Give an overview.
Type IV hypersensitivity reactions are delayed and cell-mediated.
See “Hypersensitivity classification” for the specific causes of type IV hypersensitivity.
Clinical features, diagnostics, and treatment depend on the underlying etiology.
Describe the pathophysiology.
Compared to type I-III hypersensitivity reactions, which are antibody-mediated, type IV reactions are mediated by T cells. Type IV hypersensitivity reactions involve two major steps:
T cell sensitization: skin penetration by the antigen → uptake of the antigen by Langerhans cell → migration to lymph nodes → formation of sensitized T lymphocytes
Presensitized T cell response (after repeated contact with the antigen)
CD4+ T cells recognize antigens on antigen-presenting cells → release of inflammatory lymphokines cytokines (e.g., IFNγ, TNF α) → macrophages activation → phagocytosis of target cells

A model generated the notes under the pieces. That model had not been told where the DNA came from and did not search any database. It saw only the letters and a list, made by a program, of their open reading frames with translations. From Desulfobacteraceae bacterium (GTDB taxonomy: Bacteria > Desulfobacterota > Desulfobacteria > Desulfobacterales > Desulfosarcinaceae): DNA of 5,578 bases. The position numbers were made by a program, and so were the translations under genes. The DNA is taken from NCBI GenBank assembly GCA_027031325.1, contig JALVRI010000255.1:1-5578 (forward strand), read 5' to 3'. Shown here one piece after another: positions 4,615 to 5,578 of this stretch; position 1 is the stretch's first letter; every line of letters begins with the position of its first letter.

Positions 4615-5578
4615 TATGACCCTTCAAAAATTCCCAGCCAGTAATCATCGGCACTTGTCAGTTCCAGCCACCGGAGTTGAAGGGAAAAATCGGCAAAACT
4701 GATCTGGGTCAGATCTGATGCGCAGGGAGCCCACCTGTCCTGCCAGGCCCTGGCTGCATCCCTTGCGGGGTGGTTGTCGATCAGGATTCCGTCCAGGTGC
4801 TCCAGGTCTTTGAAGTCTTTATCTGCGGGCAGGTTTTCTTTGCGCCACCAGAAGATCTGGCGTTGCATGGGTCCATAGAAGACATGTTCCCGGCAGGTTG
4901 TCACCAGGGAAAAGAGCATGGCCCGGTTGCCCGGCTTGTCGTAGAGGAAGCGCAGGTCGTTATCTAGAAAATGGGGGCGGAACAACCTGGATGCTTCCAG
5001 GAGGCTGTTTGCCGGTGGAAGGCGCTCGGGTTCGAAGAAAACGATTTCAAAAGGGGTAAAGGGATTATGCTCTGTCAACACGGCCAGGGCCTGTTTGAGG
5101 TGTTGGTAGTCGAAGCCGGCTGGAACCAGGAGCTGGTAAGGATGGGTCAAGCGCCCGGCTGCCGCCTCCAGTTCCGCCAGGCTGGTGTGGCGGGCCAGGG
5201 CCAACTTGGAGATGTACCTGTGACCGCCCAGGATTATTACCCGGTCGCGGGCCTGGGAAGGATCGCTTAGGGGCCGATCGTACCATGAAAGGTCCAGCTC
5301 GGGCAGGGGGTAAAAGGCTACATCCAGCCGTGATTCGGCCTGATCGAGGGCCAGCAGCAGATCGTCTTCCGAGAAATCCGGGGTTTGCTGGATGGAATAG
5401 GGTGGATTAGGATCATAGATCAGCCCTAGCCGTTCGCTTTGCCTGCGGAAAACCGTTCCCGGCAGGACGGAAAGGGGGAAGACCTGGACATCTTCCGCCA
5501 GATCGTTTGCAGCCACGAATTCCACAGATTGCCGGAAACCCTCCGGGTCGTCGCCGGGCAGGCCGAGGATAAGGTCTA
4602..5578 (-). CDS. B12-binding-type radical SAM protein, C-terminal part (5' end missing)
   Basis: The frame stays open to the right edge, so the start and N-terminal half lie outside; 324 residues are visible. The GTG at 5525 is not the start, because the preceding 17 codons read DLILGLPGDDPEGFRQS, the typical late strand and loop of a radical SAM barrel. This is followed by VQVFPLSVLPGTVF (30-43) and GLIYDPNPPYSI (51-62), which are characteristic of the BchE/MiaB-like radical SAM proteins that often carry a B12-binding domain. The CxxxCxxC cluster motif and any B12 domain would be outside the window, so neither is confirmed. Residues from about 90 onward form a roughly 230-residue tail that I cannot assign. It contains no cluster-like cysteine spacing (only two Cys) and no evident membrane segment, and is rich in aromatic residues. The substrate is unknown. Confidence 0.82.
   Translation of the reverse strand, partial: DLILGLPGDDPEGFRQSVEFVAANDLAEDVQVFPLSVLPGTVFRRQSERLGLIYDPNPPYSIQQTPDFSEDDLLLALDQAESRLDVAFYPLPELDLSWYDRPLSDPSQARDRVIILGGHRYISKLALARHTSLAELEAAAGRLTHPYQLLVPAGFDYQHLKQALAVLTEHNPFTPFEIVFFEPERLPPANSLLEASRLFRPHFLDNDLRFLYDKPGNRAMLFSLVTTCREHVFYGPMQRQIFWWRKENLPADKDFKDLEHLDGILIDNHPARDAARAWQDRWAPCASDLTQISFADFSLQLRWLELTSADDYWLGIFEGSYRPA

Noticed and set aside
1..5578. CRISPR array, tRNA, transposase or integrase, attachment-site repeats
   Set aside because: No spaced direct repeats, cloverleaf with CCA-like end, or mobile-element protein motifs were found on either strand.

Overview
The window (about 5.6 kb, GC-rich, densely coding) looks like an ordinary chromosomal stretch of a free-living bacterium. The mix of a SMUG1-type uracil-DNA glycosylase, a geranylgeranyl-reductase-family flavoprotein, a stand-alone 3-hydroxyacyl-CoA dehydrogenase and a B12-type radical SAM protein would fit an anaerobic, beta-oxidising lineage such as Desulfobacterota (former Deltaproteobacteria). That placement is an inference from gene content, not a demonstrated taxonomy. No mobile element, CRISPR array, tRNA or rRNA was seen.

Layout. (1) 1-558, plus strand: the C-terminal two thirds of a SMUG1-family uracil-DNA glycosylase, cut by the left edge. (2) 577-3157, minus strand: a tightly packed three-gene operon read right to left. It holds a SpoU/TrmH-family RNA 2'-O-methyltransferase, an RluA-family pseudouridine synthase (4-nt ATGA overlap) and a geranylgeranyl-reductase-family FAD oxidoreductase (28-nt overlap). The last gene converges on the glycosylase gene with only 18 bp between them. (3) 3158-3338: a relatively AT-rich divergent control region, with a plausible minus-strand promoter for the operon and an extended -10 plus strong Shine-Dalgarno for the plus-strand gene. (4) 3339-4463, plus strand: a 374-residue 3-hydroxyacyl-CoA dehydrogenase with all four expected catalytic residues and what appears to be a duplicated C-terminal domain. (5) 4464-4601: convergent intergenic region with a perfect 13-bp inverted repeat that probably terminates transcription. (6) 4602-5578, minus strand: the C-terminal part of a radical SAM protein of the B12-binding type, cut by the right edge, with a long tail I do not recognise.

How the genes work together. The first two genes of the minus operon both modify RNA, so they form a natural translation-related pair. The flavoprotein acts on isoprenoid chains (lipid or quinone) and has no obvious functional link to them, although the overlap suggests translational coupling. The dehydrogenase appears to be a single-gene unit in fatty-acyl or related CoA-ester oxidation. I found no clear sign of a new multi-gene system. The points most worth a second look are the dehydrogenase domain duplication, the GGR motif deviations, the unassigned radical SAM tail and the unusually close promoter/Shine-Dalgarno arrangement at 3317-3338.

CD8+ T cells recognize antigens on somatic cells → cell-mediated cytotoxicity → direct cell destruction
Severe cutaneous adverse reactions (SCAR)
Stevens-Johnson syndrome (SJS)
Toxic epidermal necrolysis (TEN)
Acute generalized exanthematous pustulosis (AGEP)
Exanthematous drug eruption: morbilliform rash on the trunk and proximal extremities
Associated symptoms include pruritus and low-grade fever
Typical onset 5-14 days after drug exposure
Most commonly caused by antibiotics, e.g., “ampicillin rash” following ampicillin administration for infectious mononucleosis
Resolves after discontinuation of the offending drug
Allergic contact dermatitis: local drug reaction following topical application of drug
Candida skin test (to test the immune function of T cells)
Mantoux tuberculin skin test for latent tuberculosis
Type 1 diabetes mellitus